Oral decontamination for prevention of pneumonia in mechanically ventilated adults: systematic review and meta-analysis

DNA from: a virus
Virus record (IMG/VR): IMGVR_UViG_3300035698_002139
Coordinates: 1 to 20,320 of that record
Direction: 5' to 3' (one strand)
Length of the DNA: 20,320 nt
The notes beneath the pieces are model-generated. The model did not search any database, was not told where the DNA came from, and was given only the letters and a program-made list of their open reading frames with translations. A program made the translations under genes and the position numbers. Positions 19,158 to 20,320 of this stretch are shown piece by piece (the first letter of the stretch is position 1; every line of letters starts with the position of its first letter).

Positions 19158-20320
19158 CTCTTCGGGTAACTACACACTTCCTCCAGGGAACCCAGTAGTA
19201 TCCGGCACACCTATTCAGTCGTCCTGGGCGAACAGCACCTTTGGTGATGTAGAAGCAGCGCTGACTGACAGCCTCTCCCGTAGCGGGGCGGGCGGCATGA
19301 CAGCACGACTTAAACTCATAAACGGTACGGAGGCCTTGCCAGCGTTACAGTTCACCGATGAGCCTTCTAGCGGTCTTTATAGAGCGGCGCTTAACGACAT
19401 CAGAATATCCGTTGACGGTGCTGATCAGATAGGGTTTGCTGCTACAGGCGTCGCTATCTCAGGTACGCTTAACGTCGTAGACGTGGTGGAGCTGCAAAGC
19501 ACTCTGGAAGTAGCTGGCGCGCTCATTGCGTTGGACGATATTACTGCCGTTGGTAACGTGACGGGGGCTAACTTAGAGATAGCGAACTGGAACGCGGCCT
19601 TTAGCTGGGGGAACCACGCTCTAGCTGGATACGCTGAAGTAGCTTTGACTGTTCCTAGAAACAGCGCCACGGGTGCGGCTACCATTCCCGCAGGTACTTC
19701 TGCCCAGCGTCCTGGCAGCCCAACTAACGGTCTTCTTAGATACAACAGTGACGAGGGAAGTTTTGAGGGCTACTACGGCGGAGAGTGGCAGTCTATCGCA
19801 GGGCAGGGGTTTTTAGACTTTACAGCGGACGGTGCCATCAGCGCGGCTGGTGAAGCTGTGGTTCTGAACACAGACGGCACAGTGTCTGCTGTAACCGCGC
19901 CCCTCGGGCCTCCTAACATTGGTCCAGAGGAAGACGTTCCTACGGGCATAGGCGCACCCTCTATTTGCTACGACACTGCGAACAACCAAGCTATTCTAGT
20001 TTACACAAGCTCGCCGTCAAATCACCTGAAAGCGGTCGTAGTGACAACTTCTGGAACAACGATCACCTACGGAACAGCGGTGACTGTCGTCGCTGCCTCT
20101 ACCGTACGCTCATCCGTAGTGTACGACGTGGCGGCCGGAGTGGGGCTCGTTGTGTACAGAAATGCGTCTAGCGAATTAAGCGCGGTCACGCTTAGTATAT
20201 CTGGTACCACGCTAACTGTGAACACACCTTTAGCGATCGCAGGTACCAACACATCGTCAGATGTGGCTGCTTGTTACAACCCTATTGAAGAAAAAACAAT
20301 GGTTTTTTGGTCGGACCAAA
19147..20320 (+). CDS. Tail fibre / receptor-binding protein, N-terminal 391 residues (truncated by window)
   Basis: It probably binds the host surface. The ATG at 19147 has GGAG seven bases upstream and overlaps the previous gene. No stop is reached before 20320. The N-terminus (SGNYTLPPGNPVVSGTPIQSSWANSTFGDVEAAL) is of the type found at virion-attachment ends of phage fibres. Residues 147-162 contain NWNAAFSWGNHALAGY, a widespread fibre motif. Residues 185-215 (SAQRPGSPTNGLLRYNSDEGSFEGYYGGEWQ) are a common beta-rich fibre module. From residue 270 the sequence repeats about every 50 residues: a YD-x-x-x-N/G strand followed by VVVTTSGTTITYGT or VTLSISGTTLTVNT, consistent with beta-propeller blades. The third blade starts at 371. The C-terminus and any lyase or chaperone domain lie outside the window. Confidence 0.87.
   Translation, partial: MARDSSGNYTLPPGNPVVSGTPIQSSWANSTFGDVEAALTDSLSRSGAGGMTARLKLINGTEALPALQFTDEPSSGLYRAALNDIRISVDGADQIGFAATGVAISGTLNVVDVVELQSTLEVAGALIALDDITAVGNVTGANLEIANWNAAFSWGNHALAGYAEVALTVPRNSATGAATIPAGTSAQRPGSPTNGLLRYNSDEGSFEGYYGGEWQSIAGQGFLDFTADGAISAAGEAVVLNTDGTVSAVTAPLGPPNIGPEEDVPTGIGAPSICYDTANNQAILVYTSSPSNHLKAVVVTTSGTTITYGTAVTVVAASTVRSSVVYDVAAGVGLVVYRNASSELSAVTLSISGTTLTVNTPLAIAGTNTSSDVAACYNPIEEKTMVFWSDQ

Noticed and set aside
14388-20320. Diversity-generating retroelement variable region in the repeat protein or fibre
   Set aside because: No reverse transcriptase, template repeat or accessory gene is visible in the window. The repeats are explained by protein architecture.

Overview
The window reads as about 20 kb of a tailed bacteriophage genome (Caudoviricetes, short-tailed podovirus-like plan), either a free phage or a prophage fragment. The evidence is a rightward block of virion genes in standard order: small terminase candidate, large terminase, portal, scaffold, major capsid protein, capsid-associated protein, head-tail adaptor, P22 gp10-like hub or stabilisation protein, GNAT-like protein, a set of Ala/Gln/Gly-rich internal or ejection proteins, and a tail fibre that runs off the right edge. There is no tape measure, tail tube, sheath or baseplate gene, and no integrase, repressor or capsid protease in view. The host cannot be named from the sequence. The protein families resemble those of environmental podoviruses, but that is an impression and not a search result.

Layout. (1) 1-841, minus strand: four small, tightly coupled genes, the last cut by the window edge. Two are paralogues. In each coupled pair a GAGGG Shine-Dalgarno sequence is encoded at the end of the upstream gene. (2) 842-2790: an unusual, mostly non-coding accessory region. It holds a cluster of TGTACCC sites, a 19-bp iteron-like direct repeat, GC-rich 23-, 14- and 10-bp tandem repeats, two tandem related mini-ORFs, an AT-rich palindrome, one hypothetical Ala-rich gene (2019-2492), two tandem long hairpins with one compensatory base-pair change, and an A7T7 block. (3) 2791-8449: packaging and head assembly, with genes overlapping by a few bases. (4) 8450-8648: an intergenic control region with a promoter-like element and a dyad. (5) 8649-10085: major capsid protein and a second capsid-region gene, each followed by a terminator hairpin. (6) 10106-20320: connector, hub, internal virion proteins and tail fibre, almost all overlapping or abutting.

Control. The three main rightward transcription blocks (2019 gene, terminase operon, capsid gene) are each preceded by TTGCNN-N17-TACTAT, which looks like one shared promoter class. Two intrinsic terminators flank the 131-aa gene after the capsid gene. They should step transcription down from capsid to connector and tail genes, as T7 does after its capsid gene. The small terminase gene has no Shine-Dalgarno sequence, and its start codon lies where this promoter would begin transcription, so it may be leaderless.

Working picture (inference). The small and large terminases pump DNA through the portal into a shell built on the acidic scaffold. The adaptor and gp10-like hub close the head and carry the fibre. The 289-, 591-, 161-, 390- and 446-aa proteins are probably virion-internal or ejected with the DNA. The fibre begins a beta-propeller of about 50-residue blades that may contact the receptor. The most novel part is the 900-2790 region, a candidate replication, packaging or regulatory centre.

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OBJECTIVE: To evaluate the effect of oral decontamination on the incidence of ventilator associated pneumonia and mortality in mechanically ventilated adults. DESIGN: Systematic review and meta-analysis. DATA SOURCES: Medline, Embase, CINAHL, the Cochrane Library, trials registers, reference lists, conference proceedings, and investigators in the specialty. REVIEW METHODS: Two independent reviewers screened studies for inclusion, assessed trial quality, and extracted data. Eligible trials were randomised controlled trials enrolling mechanically ventilated adults that compared the effects of daily oral application of antibiotics or antiseptics with no prophylaxis. RESULTS: 11 trials totalling 3242 patients met the inclusion criteria. Among four trials with 1098 patients, oral application of antibiotics did not significantly reduce the incidence of ventilator associated pneumonia (relative risk 0.69, 95% confidence interval 0.41 to 1.18). In seven trials with 2144 patients, however, oral application of antiseptics significantly reduced the incidence of ventilator associated pneumonia (0.56, 0.39 to 0.81). When the results of the 11 trials were pooled, rates of ventilator associated pneumonia were lower among patients receiving either method of oral decontamination (0.61, 0.45 to 0.82). Mortality was not influenced by prophylaxis with either antibiotics (0.94, 0.73 to 1.21) or antiseptics (0.96, 0.69 to 1.33) nor was duration of mechanical ventilation or stay in the intensive care unit. CONCLUSIONS: Oral decontamination of mechanically ventilated adults using antiseptics is associated with a lower risk of ventilator associated pneumonia. Neither antiseptic nor antibiotic oral decontamination reduced mortality or duration of mechanical ventilation or stay in the intensive care unit.
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